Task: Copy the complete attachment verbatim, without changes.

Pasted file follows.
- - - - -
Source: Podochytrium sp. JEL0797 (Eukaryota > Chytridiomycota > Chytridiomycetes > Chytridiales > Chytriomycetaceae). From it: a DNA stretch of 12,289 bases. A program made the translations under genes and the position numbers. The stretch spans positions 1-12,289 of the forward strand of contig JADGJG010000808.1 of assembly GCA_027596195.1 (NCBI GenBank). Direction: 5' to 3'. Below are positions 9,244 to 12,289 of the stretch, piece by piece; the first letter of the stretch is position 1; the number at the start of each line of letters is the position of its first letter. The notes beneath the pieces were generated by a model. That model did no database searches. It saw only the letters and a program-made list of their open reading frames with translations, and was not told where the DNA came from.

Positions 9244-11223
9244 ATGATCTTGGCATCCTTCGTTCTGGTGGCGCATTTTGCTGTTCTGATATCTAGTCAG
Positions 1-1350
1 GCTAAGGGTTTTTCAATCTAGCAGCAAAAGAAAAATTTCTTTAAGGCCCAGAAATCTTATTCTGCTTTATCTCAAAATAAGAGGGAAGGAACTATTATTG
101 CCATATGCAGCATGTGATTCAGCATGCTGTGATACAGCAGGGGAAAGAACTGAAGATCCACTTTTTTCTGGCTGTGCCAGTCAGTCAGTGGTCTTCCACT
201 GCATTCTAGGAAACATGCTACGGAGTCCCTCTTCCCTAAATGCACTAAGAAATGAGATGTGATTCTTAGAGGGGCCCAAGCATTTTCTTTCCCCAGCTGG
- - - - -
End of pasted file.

Source: Podochytrium sp. JEL0797 (Eukaryota > Chytridiomycota > Chytridiomycetes > Chytridiales > Chytriomycetaceae). From it: a DNA stretch of 12,289 bases. A program made the translations under genes and the position numbers. The stretch spans positions 1-12,289 of the forward strand of contig JADGJG010000808.1 of assembly GCA_027596195.1 (NCBI GenBank). Direction: 5' to 3'. Below are positions 9,244 to 12,289 of the stretch, piece by piece; the first letter of the stretch is position 1; the number at the start of each line of letters is the position of its first letter. The notes beneath the pieces were generated by a model. That model did no database searches. It saw only the letters and a program-made list of their open reading frames with translations, and was not told where the DNA came from.

Positions 9244-11223
9244 ATGATCTTGGCATCCTTCGTTCTGGTGGCGCATTTTGCTGTTCTGATATCTAGTCAG
Positions 1-1350
1 GCTAAGGGTTTTTCAATCTAGCAGCAAAAGAAAAATTTCTTTAAGGCCCAGAAATCTTATTCTGCTTTATCTCAAAATAAGAGGGAAGGAACTATTATTG
101 CCATATGCAGCATGTGATTCAGCATGCTGTGATACAGCAGGGGAAAGAACTGAAGATCCACTTTTTTCTGGCTGTGCCAGTCAGTCAGTGGTCTTCCACT
201 GCATTCTAGGAAACATGCTACGGAGTCCCTCTTCCCTAAATGCACTAAGAAATGAGATGTGATTCTTAGAGGGGCCCAAGCATTTTCTTTCCCCAGCTGG